Then ten years into our marriage we started to see marriages around us crumble.  Close friends separated. A couple that mentored us split up. Sometimes it was an affair, sometimes it was just unhappiness. We couldn’t believe it. These were the people who showed us what made love last–and their love wasn’t lasting. It was unsettling and scary. In my own heart, I began to feel discontent.  A scary little thought crept in—maybe love doesn’t last.

We have walked through our own hard times–fighting, feeling disconnected, not understanding each other. There have been times where the anger and hurt feels much stronger than the love. I’ve wondered if our love was ever true. Maybe we weren’t well matched. Maybe we made a mistake. I suspect every marriage goes through these dark times. I think it’s the rule, not the exception.

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It seems true love gives all it has, breaks down, then reconnects to heal. A new love begins where the old love left off. Perhaps love is a journey of holding on to each other, even when you want to let go? True love is more about forgiveness than feelings. It’s more about giving than getting. It finds it’s hope in humility. Love begins, it breaks down, it begins again. Where love began is not where it will end. We will be broken and changed and hopefully over the years, with a lot of grace, we will find ourselves in a marriage that has lasted, defined by a love that has been renewed again and again.

1 Corinthians 13:4-7

Love is patient.

Love is kind.

It does not envy, it does not boast.

It is not proud.

It does not dishonor others.

It is not self-seeking.

It is not easily angered.

It keeps no record of wrongs.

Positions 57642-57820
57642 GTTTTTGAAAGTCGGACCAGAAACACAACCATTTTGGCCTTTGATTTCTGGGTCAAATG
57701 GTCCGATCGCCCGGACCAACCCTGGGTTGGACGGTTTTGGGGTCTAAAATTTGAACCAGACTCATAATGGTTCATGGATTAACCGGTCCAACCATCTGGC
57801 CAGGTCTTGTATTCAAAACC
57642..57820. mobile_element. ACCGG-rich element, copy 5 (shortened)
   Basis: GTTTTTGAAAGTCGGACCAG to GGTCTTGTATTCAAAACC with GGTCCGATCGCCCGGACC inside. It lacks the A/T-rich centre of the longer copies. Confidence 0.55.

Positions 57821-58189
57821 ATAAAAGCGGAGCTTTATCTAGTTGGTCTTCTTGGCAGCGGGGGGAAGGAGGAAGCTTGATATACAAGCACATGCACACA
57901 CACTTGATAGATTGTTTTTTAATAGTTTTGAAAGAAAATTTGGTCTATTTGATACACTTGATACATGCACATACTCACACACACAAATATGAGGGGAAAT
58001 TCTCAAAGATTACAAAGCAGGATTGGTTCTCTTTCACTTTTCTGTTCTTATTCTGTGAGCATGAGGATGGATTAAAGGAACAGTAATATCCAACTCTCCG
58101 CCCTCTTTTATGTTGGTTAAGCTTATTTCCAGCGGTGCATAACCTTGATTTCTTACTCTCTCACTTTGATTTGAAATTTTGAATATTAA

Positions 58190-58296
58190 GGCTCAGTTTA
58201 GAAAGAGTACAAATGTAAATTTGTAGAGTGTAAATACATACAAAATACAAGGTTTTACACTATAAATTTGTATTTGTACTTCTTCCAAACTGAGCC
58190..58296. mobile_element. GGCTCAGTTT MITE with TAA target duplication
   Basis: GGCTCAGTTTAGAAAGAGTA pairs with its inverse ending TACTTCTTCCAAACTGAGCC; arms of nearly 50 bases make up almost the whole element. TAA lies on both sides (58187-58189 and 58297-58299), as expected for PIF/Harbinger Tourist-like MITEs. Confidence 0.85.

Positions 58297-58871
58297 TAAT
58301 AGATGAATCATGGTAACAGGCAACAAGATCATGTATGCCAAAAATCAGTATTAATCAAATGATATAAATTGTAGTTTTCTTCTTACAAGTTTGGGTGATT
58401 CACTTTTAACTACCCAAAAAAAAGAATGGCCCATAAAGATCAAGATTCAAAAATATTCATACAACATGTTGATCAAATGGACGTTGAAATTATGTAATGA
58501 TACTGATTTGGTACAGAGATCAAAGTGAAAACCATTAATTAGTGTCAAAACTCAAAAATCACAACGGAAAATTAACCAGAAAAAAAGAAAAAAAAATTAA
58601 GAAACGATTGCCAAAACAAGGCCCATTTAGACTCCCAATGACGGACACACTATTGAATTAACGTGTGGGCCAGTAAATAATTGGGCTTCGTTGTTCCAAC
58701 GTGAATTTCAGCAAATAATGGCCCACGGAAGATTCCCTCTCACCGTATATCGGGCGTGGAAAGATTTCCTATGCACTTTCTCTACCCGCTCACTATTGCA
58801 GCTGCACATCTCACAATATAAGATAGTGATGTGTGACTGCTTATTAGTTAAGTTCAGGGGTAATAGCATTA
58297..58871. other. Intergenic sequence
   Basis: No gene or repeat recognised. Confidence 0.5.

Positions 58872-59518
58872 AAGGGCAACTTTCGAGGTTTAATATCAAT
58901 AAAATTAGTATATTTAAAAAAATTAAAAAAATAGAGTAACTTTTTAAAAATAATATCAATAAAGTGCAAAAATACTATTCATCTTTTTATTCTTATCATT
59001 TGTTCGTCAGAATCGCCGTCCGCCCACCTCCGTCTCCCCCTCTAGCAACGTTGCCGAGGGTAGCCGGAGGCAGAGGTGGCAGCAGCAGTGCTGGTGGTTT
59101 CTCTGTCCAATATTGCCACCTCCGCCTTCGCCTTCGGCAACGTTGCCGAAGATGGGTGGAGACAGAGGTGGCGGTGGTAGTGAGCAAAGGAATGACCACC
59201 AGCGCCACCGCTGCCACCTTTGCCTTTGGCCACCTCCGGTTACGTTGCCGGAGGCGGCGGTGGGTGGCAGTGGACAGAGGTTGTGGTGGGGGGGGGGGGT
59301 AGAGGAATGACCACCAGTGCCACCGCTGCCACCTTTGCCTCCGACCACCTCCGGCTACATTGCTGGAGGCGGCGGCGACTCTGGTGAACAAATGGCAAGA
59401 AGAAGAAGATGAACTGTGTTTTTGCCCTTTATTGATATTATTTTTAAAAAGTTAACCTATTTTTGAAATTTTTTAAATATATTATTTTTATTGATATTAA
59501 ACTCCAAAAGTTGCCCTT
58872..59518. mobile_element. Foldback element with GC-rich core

Love does not delight in evil, but rejoices in truth.

It always protects, always trusts, always hopes, always perseveres.

 


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Risky, Messy Love

family, finding love, Louis and Beasley, matthias By January 19, 2016 11 Comments

louis and beasley lisa leonard-01

The other day, as I was driving the boys to school, Matthias told me he loves our new pugs so much it makes him sad.

I asked him what he meant, and he explained, “I feel so much love for them—but what if they get hurt or sick or worse, die? I would be so sad. Just the thought of it makes my heart heavy.”

I sighed and nodded. I knew exactly what he meant. I feel those same feelings and worry every day. Not just for our dogs {I mean, I love those doggies!} but even more so having children, committing to a husband, sharing life with sisters who are dear to my heart, it’s amazing and it’s terrifying.

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Love is vulnerable.

Love is a risk.

Love is messy. Always.

Love isn’t safe.

If we love deeply and honestly, we’ll most likely get hurt.

But if we protect our hearts and keep them safe, we miss out on, well, the best of what life brings.

Because love is imperfect, we’re imperfect—flawed in all of our good intentions, living in bodies that will eventually fail us.

It’s heart-breaking.

But it’s also breath-taking.

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Love makes the journey not only bearable, but beautiful.

Love may break our hearts but it also heals them.

Love eases our pain and comforts our souls in a way that’s impossible to understand.

To be loved is everything.

And so, these two sweet dogs have walked into our lives, made them sweeter and unexpectedly, they’re teaching us about love and life. And that is no small thing.